"Tamara Drewe" - Ugly Duckling Retold in Peculiar Thomas Hardy Tale
“I love your new hooter.”
“I’ve got a skip coming tomorrow.”
“I’m making a new scoop for my Buff Orpingtons.”
“I spent six years stone out of my box.”
“I’ve invested in a polytunnel full of ganja.”
“I simply pander to popular taste.”
“A bit brash vrooming through the village.”
“I think the word is gobshite.”
“My heartiest commiserations.”
“I’ve trod on the sponge mix.”
“… that muscle bound wastrel.”
“You low rent pedant.”
So if you think you’re reading on gibberish, you’d be wrong. But there’s no mistaking, I was almost in dire need of an Oxford dictionary to get through the verbal text of Stepehn Frear’s “Tamara Drewe”.
This is another one of those deliciously hilarious study of manners from the Brits. Tamara Drewe (Gemma Arterton) is enjoying a gratifying homecoming in the bucolic Dorset town of Ewedown (“you-down”). Sure, this has something to do with getting rid of her dear departed mom’s property, but Tamara is coming home a gorgeous damsel after a rhinoplasty (a nose job) that radically turned her life around. These days, she is a popular tabloid columnist. Indeed, life sure comes easy for the beautiful, as a struggling writer Glen (Bill Camp) would say.
Once again, Tamara gets to renew acquaintance with the Hardiments, the long suffering, put-upon wife Beth (Tamsin Greig) and serial infidel and best-selling writer Nicholas (Roger Allam); with the still-gorgeous odds-man-cum-gardener Andy Cobb (Luke Evans); with the Hardiment’s B&B guests.
On top of that, Tamara is enjoying a sexually charged relationship with a bratty rock drummer Ben Sergeant (Dominic Cooper). And bored school girls Jody and Casey are hot on his heels. But what happens to Andy’s renewed interest in the now-gorgeous Tamara? They once scorched the barns in illicit rendezvous, but Tamara’s humongous nose – and his mates’ pressure - became too much to bear for the young Andy. They called her “beaky”. To add spice to the narrative broth, rocker Ben (who’s on the romantic rebound) proposes to Tamara, Then a confounding email arrives at the inbox of writer Nicholas, rocker Ben, and gardener Andy. What is going on here?
Director Stephen Frears gave us “Dangerous Liaisons”, Helen Mirren’s “The Queen” (where Mirren won Oscar Best Actress in 2006), and Brit classics “My Beautiful Laundrette” (with Daniel Day-Lewis) and “Prick Up Your Ears” (Gary Oldman). Each title as compelling as the next, but it’s hard to peg him in a particular genre. This one’s in the vein of other quirky British rom-coms like “Four Weddings and a Funeral”, “Full Monty”, etc. that navigate around a group of characters written in peculiar and idiosyncratic fashion.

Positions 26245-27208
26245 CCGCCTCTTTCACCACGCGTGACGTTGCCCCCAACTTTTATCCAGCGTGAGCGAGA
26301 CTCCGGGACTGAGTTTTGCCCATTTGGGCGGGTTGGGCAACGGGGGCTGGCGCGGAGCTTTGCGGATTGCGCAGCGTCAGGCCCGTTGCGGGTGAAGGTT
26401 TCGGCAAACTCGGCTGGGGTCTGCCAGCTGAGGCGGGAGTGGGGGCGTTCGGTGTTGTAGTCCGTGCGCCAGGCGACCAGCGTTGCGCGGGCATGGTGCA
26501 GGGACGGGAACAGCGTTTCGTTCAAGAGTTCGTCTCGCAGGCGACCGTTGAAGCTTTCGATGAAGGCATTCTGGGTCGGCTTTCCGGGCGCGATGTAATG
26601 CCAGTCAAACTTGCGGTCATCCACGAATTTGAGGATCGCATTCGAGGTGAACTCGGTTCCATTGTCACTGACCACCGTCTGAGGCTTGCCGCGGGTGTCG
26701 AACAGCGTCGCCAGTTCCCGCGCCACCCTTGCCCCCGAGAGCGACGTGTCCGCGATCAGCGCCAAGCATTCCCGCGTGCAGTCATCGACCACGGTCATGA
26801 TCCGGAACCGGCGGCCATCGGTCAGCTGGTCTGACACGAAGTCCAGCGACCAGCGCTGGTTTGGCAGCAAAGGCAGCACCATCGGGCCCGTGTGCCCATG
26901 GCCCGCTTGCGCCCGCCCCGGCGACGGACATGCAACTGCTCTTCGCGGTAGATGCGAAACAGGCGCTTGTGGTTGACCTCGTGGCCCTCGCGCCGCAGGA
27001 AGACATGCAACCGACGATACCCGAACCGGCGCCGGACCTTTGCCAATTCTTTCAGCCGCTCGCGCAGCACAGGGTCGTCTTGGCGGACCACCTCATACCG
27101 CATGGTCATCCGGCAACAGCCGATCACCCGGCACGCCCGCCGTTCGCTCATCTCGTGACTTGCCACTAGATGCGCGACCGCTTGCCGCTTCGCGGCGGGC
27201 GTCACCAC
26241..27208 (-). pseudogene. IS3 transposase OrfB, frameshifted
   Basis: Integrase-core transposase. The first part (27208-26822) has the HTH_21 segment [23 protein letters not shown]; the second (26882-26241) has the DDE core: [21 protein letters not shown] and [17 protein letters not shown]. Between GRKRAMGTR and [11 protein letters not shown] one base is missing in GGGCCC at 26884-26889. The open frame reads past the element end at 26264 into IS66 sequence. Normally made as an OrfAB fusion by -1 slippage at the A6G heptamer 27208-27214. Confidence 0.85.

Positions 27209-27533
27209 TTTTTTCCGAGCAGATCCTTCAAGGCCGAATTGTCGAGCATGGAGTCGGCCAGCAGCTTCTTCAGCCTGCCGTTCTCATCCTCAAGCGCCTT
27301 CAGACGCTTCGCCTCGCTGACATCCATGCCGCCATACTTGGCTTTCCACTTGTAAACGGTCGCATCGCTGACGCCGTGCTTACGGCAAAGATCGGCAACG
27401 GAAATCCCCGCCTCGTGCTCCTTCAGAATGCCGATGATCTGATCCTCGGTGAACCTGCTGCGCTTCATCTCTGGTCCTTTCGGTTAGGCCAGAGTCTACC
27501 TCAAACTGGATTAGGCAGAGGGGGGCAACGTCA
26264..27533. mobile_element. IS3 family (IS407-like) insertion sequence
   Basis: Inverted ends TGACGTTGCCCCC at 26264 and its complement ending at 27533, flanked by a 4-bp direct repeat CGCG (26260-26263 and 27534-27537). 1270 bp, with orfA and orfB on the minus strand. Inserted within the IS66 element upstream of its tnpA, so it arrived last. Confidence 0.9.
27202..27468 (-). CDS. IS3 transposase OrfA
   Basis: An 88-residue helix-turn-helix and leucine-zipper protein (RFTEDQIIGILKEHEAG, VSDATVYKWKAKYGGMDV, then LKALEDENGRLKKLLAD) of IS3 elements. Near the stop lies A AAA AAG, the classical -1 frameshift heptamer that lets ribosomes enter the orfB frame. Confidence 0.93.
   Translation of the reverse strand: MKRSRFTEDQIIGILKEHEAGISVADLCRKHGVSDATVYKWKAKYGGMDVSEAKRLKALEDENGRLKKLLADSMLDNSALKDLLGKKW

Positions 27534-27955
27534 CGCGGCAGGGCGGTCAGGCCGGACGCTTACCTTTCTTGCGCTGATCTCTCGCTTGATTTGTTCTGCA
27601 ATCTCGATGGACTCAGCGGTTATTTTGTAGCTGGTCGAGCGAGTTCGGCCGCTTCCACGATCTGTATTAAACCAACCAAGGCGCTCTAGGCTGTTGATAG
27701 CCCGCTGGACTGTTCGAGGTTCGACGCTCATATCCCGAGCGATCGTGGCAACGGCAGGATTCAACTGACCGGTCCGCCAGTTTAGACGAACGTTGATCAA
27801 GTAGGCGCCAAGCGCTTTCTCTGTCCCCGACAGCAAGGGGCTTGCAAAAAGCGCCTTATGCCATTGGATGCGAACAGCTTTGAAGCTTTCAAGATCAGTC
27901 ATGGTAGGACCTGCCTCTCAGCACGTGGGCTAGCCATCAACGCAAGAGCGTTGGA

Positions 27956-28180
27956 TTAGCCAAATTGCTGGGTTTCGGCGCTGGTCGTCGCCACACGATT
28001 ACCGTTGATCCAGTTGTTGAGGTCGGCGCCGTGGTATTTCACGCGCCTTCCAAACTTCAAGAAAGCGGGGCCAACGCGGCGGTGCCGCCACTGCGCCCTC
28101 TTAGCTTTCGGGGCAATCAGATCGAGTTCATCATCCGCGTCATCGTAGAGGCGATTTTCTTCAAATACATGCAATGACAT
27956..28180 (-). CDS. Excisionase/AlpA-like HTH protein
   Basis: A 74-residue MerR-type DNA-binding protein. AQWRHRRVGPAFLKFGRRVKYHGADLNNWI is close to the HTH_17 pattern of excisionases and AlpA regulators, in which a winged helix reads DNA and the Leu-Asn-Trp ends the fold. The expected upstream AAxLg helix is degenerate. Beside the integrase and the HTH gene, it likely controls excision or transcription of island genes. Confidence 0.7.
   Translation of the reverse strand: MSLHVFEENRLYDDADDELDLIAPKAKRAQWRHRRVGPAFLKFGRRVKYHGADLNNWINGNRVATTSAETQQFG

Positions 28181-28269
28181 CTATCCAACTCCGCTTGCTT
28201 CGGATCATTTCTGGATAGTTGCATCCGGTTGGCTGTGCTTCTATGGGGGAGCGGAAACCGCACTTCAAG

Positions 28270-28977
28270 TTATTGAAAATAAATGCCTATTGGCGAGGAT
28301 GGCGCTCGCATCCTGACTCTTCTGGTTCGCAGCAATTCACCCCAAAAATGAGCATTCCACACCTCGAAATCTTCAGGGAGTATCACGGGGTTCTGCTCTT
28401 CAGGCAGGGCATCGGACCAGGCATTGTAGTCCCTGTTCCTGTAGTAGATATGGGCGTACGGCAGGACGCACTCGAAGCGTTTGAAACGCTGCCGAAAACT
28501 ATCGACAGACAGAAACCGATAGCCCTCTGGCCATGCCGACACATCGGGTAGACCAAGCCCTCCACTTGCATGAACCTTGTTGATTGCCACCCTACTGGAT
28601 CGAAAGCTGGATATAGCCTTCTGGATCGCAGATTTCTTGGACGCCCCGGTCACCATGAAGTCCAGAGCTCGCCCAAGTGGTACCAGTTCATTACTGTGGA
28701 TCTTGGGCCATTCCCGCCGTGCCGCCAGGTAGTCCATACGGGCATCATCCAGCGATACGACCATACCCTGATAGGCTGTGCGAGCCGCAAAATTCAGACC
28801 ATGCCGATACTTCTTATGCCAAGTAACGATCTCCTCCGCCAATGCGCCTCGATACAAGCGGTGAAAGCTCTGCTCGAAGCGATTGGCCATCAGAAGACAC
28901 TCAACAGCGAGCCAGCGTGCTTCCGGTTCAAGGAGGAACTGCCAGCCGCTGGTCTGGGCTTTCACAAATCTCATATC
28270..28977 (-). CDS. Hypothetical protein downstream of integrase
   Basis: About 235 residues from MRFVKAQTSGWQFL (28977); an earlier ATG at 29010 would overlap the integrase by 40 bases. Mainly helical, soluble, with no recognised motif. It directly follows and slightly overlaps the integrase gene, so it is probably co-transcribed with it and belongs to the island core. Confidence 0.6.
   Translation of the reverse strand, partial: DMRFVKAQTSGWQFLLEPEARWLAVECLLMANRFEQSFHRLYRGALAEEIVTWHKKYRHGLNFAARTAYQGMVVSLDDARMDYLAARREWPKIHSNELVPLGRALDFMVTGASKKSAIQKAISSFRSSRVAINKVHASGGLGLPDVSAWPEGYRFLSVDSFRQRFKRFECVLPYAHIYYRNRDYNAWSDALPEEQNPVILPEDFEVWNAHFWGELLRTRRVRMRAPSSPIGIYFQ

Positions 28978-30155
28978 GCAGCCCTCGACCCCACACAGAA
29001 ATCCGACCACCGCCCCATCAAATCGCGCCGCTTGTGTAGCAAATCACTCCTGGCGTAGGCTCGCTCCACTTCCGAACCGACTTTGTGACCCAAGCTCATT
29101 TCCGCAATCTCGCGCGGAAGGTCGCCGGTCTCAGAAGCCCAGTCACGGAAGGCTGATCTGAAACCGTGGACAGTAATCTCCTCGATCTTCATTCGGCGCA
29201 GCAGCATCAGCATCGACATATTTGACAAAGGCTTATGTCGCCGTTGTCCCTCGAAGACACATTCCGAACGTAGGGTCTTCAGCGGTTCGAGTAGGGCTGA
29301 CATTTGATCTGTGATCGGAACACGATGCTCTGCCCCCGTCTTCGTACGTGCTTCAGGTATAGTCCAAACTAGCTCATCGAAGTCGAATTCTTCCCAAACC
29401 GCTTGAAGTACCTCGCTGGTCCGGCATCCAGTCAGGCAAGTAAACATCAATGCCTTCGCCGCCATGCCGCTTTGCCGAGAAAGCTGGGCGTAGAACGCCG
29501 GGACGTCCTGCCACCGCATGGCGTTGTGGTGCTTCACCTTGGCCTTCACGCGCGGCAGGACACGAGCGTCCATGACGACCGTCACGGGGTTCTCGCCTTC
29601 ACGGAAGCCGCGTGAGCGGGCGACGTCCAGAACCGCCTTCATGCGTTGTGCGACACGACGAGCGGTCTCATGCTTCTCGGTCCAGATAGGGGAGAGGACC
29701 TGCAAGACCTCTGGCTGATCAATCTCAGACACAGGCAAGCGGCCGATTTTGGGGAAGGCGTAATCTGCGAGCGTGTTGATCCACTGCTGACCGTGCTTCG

Gemma Arterton sashays into town and its easy to understand why men fall off their seats for her attention but there’s something a bit superficial about Tamara’s character. This is a girl who openly underlines cosmetic surgery as a means to getting things (“When I was ugly, I had no problem getting taken seriously.”); a girl who, despite her affection with a guy, sleeps with another instead because he’s as beautiful as Dominic Cooper (“Mamma Mia!”, “The Duchess”, “An Education”). Moreover, it's rather an uphill battle empathizing with a protagonist who doesn't think twice about sleeping with married men - old, wrinkly, hairy and lecherous. Though based on Thomas Hardy’s dark and brooding “Far From The Madding Crowd”, this adapted Possy Simmonds' graphic novel character takes the comedic detour that tackles infidelity, pent-up infatuations, and tips on circumventing the dreaded writer’s block (“write like you’re talking to a friend”, is one).
I guess part of the fun is in deciphering the seemingly “foreign language” countenance of this inherently British movie. I always thought that when they say “hooter”, they meant “breasts”. Here, they meant “nose”. And “Buff Orpingtons” refer to a special breed of chicken. What about "wastrel"? Go get a dictionary.